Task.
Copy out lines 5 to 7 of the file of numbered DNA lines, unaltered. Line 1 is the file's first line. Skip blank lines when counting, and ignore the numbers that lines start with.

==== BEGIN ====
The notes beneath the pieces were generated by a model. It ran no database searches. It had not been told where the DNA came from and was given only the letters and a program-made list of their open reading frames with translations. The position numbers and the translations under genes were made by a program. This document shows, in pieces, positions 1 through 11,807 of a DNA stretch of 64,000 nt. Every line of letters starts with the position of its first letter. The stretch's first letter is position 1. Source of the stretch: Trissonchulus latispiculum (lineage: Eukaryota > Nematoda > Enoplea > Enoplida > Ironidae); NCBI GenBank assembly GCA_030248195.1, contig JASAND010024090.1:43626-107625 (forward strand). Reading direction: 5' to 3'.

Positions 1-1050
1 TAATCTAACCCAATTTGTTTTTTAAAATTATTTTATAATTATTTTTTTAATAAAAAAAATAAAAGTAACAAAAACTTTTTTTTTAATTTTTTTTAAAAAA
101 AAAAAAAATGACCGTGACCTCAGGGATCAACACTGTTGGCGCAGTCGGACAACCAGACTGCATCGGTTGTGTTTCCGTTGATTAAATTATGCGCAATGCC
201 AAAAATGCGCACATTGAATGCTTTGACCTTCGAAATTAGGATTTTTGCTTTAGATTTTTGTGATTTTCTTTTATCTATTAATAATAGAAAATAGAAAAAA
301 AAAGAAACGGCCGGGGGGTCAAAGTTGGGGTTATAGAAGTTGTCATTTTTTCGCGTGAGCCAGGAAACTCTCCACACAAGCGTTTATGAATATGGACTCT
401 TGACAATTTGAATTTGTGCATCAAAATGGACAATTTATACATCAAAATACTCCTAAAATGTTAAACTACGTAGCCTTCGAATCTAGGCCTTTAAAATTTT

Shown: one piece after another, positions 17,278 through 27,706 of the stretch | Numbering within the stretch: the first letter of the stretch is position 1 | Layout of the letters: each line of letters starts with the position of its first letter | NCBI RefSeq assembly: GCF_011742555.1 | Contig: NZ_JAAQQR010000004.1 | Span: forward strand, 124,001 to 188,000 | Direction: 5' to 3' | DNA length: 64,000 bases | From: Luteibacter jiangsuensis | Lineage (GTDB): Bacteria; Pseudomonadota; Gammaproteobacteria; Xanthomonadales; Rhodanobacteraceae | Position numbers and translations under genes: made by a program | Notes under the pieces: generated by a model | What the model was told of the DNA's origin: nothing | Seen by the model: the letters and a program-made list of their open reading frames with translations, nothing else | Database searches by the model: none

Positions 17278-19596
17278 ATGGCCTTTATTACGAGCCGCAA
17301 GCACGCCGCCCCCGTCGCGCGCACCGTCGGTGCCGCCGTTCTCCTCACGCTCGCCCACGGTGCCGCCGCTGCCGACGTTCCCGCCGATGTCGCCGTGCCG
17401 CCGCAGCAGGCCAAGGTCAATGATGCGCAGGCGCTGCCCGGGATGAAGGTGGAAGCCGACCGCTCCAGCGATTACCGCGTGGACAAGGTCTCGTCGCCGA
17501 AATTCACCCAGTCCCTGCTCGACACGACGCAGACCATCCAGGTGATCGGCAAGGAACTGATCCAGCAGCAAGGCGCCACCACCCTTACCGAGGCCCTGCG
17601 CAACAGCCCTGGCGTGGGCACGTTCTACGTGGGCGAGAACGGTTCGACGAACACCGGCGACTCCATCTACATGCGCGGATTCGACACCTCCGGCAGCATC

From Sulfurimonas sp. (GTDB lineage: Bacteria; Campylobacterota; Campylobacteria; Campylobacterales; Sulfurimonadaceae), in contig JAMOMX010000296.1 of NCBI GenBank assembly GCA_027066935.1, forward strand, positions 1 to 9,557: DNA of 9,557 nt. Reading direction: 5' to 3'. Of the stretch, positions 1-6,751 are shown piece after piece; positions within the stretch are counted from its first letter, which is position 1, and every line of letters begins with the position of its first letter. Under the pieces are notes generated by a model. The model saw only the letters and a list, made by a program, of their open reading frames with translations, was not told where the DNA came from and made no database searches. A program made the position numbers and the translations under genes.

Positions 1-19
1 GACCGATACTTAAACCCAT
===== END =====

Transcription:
201 AAAAATGCGCACATTGAATGCTTTGACCTTCGAAATTAGGATTTTTGCTTTAGATTTTTGTGATTTTCTTTTATCTATTAATAATAGAAAATAGAAAAAA
301 AAAGAAACGGCCGGGGGGTCAAAGTTGGGGTTATAGAAGTTGTCATTTTTTCGCGTGAGCCAGGAAACTCTCCACACAAGCGTTTATGAATATGGACTCT
401 TGACAATTTGAATTTGTGCATCAAAATGGACAATTTATACATCAAAATACTCCTAAAATGTTAAACTACGTAGCCTTCGAATCTAGGCCTTTAAAATTTT